Of the privileges and immunities of the citizen of the United States, and of the privileges and immunities of the citizen of the State, and what they respectively are, we will presently consider; but we wish to state here that it is only the former which are placed by this clause under the protection of the Federal Constitution, and that the latter, whatever they may be, are not intended to have any additional protection by this paragraph of the amendment. If, then, there is a difference between the privileges and immunities belonging to a citizen of the United States as such, and those belonging to the citizen of the State as such the latter must rest for their security and protection where they have heretofore rested; for they are not embraced by this paragraph of the amendment. . . .
In the Constitution of the United States, which superseded the Articles of Confederation, the corresponding provision is found in section two of the fourth article, in the following words: “The citizens of each State shall be entitled to all the privileges and immunities of citizens of the several States.” . . .
. . . The description . . . embraces nearly every civil right for the establishment and protection of which organized government is instituted. They are . . . those rights which are fundamental. . . . [T]hey are . . . rights belonging to the individual as a citizen of a State. . . . And they have always been held to be the class of rights which the State governments were created to establish and secure. . . .
The constitutional provision there alluded to did not create those rights, which it called privileges and immunities of citizens of the States. It threw around them in that clause no security for the citizen of the State in which they were claimed or exercised. Nor did it profess to control the power of the State governments over the rights of its own citizens.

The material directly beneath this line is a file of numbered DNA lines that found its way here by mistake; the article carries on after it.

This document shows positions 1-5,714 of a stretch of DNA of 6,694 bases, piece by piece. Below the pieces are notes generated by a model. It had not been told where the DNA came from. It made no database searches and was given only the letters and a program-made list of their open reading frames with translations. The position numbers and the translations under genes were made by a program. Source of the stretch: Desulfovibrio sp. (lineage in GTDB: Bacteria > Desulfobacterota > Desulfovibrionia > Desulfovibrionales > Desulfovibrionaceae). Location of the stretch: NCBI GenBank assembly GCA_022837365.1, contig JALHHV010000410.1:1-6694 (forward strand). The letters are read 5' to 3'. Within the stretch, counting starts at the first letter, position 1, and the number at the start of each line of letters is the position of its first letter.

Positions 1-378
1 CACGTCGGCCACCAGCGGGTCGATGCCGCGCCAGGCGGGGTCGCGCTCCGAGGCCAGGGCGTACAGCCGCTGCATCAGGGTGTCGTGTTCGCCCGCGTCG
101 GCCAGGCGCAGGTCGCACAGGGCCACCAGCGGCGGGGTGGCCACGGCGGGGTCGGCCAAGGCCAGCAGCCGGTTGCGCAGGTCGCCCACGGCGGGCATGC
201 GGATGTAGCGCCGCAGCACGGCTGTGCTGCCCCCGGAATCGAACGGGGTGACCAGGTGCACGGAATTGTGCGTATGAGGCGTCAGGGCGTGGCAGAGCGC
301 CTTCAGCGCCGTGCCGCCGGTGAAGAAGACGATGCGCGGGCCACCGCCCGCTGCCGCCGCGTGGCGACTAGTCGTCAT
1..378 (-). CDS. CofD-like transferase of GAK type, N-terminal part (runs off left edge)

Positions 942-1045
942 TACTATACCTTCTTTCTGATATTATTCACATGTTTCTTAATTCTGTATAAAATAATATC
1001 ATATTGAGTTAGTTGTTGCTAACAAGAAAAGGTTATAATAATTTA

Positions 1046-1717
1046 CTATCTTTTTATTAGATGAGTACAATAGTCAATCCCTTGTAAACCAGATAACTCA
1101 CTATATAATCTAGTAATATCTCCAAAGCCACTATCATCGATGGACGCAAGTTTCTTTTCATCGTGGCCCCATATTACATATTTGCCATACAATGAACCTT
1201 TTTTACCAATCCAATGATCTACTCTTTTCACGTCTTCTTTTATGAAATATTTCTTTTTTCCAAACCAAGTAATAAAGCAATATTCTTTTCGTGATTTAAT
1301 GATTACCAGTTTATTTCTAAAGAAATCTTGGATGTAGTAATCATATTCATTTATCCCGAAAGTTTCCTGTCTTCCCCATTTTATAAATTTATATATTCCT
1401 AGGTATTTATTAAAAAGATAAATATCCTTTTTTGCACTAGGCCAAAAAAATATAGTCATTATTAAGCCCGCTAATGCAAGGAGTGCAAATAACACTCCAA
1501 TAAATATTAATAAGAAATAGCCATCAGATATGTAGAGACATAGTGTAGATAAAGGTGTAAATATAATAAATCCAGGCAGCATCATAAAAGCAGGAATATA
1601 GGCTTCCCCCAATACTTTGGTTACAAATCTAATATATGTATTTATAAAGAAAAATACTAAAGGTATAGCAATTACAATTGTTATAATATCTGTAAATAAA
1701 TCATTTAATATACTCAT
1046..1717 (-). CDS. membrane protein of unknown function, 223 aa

Its sole purpose was to declare to the several States that, whatever those rights, as you grant or establish them to your own citizens, or as you limit or qualify or impose restrictions on their exercise, the same, neither more nor less, shall be the measure of the rights of citizens of other States within your jurisdiction.
. . . [U]p to the adoption of the recent amendments, no claim or pretense was set up that those rights depended on the Federal government for their existence or protection beyond the very few express limitations which the Federal Constitution imposed upon the States. . . . But, with the exception of these and a few other restrictions, the entire domain of the privileges and immunities of citizens of the States . . . lay within the constitutional and legislative power of the States, and without that of the Federal government. Was it the purpose of the fourteenth amendment, by the simple declaration that no State should make or enforce any law which shall abridge the privileges and immunities of citizens of the United States, to transfer the security and protection of all the civil rights which we have mentioned, from the States to the Federal government? And where it is declared that Congress shall have the power to enforce that article, was it intended to bring within the power of Congress the entire domain of civil rights heretofore belonging exclusively to the States?